The Nasty Girl
In the murky world of melodrama, Davis should be counting her blessings. By any strict count of commandments broken on the hit nighttime soap, her character—the perfectly manicured minx who ruthlessly stole saintly Billy (Andrew Shue) from long-suffering Alison (Courtney Thorne-Smith)—is just a small-time sinner.And she knows it. "Someone said to me, 'You're the most evil woman on Melrose,' " says Davis, who lives alone in a one-bedroom apartment in Santa Monica. "I said, 'What about Kimberly [Marcia Cross]? She killed people!' "
As it turns out, Davis couldn't have been better suited to star in a soap. Three decades ago her mother, Dorothy, then 20, became pregnant and married a fellow student, also 20, at the University of Colorado in Boulder. The marriage didn't work, and the couple divorced when Kristin was 2 years old. Dorothy fell in love with her ex's thesis adviser, Keith Davis. He adopted Kristin, while his three daughters from his first marriage—he too was divorced—stayed with his ex-wife. Says Kristin: "It was a very weird little thing."
Her adolescence was no easier. When Keith, now 59, took a job as a psychology professor at the University of South Carolina in Columbia, in 1973, Kristin, then 8, had to acclimate to the South. "The other girls curled their hair every day," says Davis. "I wore Indian shirts and bleached jeans." So she found refuge in the world of theater. "Kristin was a good student," says her mother, now 51 and a data analyst at the university's epidemiology school, "but she never let it take priority over acting."
Davis's biological father, who had lived elsewhere since the divorce, tried to contact her during her teen years, but Davis, who felt he had abandoned her mother, rebuffed him. Finally, after graduating from Rutgers University in New Jersey in 1987, she thought, "If I die and I never meet him, I'll kick myself." So she wrote him of her plans to move to Manhattan and try acting. "Can you really make your mark on the world that way?" he responded. Davis was upset. "Who was he to say that?" she says.
It took her a while to make her mark. After three years waiting on tables, she moved to L.A. in 1990 and eventually began winning small parts on TV series. Then in 1994, Melrose sent out a call for bad-girl Brooke. "Kristin smiled that smile of hers," says executive producer Frank South, "and we thought, 'It sure looks like her.' Then she started to speak, and we knew: Brooke had just walked in."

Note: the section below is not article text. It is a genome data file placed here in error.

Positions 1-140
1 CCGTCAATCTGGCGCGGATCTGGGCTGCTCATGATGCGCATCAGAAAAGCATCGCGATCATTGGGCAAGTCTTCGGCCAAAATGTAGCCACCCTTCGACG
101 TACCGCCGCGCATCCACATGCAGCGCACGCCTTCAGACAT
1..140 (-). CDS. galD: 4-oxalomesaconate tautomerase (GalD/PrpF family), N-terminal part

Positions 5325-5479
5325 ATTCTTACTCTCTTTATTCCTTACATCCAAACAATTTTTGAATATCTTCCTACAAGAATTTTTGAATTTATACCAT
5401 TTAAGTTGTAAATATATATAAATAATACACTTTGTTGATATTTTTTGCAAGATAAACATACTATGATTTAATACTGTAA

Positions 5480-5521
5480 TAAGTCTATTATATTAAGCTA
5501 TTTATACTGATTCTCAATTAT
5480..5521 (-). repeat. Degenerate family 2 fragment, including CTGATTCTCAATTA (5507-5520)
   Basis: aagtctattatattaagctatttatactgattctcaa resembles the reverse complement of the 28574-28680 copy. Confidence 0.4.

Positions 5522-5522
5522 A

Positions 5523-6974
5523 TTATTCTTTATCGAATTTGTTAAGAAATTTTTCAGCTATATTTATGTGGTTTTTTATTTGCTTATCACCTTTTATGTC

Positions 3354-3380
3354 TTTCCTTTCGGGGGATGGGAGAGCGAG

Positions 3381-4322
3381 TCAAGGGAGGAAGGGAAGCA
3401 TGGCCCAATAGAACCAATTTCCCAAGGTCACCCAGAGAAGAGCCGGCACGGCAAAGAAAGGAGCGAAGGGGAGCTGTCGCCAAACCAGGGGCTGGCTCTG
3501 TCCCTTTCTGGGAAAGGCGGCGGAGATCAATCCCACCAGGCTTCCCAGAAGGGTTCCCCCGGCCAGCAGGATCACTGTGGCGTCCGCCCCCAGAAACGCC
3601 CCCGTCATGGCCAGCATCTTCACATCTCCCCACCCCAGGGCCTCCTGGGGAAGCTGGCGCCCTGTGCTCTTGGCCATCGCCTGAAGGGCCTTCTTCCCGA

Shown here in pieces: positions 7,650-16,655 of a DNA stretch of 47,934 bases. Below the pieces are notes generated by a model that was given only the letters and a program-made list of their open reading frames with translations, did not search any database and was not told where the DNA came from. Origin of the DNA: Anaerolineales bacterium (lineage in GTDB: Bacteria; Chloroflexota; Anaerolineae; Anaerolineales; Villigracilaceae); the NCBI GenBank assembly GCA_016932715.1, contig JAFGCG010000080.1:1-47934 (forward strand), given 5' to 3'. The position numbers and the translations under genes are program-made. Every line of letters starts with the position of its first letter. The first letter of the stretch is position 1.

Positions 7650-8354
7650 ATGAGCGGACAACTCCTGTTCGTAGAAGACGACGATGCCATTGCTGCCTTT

In addition to a measure of fame and a steady paycheck, Melrose has brought Davis an unexpected dividend. Last September, while visiting Toronto on a promotional tour, she decided to drop in on her biological father, a psychologist. "He was surprised to hear from me," says Davis. She got to meet her 14-year-old half sister ("I look like her!" Davis reports) and 6-year-old half brother. She also discovered that her birth dad is, she says, "an interesting man." (This only reinforced her view—gleaned from her own brief amours with a chef, a photographer and some actors—of men in general. "The interesting ones," she says, "are such a mess.")
Perhaps as a result of coming to terms with her father, Davis has recently made one important change in her own priorities. Once dead-set against marriage, she now hopes that her own future will be a walk down the aisle and children. But, she says, that's the future. For now, her concerns are Brooke and the B'-word.
When she entered show business nearly a decade ago, Davis recalls, she made her maternal grandparents a promise about her acting scenes: no smoking, no cussing, no sex. Her grandfather died two years ago, but now, each Monday night, Grandma Ruth, 88, watches her big-screen TV back home in Columbia, and Kristin says she's embarrassed recalling her promise. "Luckily," she says, grinning sheepishly, "Grandma's kinda blind. She misses stuff."
KAREN S. SCHNEIDER
JEANNE GORDON in Los Angeles